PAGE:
I’ve done a lot of traveling to promote the book and I’ve met a lot of interesting and wonderful people.  Mikey seems to inspire everyone who reads his story, and it makes my heart swell when people share their stories with me.  It’s like getting postcards from heaven when I open my email box and read stories inspired by Mikey.  So thank you, to all who have shared your stories with me!

Christmases Past

As always, I’m breathing a little sigh of relief now that Christmas Day has passed.  Spending the day with my daughter always keeps me afloat, but the sadness always comes in the waning hours after presents have been unwrapped, food has been stored away, cheerful goodbyes have been said, and I’m all alone with my thoughts.

Staring blankly at the twinkling lights of my tree, I’m suddenly swept back into Christmases past.  I see little Mikey’s face lit up with excitement over a new remote control car.  I see Susie’s tussled blonde locks cascading over a new pink nightgown, hunkered down with her new Barbie house which she has carefully set up under the tree, now barren of wrapped presents. Both kids keeping an eye on the new Disney video that Santa brought, while playing with their new toys.  And me, collapsed on the couch after an all-night assembling episode kept me from getting more than a couple of hours of sleep before Susie scampered out of her bed to wake Mikey and the rest of us at 4 a.m.

“Mikey!  Santa Claus came!”  Susie would rouse her little brother, and both kids would come bounding down the stairs in jubilation.  Mike and I would mumble a garbled agreement over who was going to make the coffee or get the camera.

I remember sitting on the couch at the end of Christmas day and feeling contented and joyful and tired.  And worried.  Always worried about the future.  Always wishing Christmas vacation could go on forever and Mikey didn’t have to go back to school. I hated Mikey going back to school more than Mikey hated it himself.  The teasing kids, the thoughtless remarks from some of the teachers, the stress of wondering if Mikey was actually learning the material he was supposed to be learning for his age.  Continually worrying about the future, which I believed would stretch out before me with years and years of Christmases with Mikey.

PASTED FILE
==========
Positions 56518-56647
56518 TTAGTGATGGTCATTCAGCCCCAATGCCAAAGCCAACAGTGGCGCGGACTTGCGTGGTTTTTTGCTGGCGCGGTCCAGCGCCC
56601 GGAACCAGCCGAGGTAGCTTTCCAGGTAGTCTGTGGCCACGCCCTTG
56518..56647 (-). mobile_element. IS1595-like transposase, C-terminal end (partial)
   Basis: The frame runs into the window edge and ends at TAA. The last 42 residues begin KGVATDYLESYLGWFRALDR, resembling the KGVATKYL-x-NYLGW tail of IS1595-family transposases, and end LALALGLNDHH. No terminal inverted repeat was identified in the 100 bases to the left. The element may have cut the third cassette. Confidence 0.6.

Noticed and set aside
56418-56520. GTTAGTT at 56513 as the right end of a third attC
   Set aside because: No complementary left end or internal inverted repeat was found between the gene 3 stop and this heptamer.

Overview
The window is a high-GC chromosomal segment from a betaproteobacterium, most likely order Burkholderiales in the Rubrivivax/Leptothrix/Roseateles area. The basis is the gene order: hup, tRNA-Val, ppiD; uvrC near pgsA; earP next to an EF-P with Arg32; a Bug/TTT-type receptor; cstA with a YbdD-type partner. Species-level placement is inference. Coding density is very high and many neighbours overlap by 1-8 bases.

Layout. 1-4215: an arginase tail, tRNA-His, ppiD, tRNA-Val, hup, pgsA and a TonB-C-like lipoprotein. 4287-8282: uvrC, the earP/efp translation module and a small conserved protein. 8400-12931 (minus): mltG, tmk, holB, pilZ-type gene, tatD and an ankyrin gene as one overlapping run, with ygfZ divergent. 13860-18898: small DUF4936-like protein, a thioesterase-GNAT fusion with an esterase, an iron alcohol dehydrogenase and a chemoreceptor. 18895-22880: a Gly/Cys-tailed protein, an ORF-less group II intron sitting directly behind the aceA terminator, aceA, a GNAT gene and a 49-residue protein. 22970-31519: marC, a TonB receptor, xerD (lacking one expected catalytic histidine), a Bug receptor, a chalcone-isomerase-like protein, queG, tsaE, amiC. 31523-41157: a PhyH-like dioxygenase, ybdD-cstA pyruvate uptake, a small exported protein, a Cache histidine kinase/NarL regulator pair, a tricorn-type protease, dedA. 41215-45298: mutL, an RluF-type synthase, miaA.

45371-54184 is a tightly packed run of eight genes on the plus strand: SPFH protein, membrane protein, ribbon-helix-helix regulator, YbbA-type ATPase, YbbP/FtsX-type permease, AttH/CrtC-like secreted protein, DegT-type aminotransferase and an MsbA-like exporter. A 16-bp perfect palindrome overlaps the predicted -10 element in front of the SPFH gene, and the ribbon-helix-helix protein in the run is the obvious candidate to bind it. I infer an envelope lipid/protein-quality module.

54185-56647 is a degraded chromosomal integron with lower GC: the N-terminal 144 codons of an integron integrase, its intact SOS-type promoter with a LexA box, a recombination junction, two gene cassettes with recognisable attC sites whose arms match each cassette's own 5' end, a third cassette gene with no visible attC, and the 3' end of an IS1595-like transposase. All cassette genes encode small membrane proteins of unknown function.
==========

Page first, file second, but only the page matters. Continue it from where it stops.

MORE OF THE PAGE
I go back to those Christmases past in my mind, and I wish I could tell that young mother to stop worrying and just enjoy living in that joyful moment.  And I’m struck by how death teaches us how to really live.

Oklahoma welcomed Mikey’s story today, with interviews in both Tulsa and Oklahoma City.

The tragedy in Connecticut continues to raise many questions in the national consciousness.  One of those questions stems from the fear that is now associated with Asperger’s Syndrome. I have done my best to be a voice for all of those on the autism spectrum and distill the fears in those who are less educated on the disorder. Yes, it’s a wide spectrum; from severely handicapped to highly functioning successful individuals.  In my eyes, it is all autism, and there never needed to be a different label that memorialized Dr. Asperger.  To separate the high from the lower functioning created an even bigger stigma for those considered “autistic.”  Mikey considered himself autistic, although his newer official label was Asperger’s.  He was as highly functioning as you will find – and still be truly affected with autism.  They have over-used the Asperger’s label to the point that it’s become a catch-all for every child with a learning disability that acts a little bit anti-social.  Mikey, on the other hand, exhibited every single symptom of autism, and there were about 13 different criteria if memory serves me.  Symptoms such as :

  • Possessing no fear of real danger, but fearing things they shouldn’t.  What does that look like in a 3 year old?  In Mikey, it meant he tried to make his great escape when I was traveling down the interstate at 60 m.p.h.. I heard the telltale sound of the door handle and glanced back to see Mikey had somehow wriggled out of his car seat and was preparing to jump out the door of the car onto the busy highway.  That wasn’t scary looking to him.  And yet, he would scream bloody murder if you tried to take him on an elevator.
  • Obsession with spinning objects.  Sorry folks, but obsession doesn’t mean a child’s autistic just because they enjoy watching a spinning top for 30 minutes.  In Mikey, it meant if he was awake for four hours, 3 1/2 of those hours were spent with his eyes glued on a tape in the VCR or some other spinning object.  It meant if you took away the spinning object, a full blown tantrum would ensue.  Obsession means they CAN’T live without occupying themselves with it 24/7.

I could continue listing symptoms of classic autism, but I’d rather list the positive things that came out of today:

  •  I discovered “hardened” reporters have huge hearts, and their hearts bleed for their community members in distress
  • I found an audience is ready to hear a message from someone such as myself, who is more of a bridge between traditional Christianity and Metaphysics, with a splash of Hinduism
  • I discovered people never forget tragedies, never forget the names of the perpetrators, but often forget the names of the victims

 Let us never forget.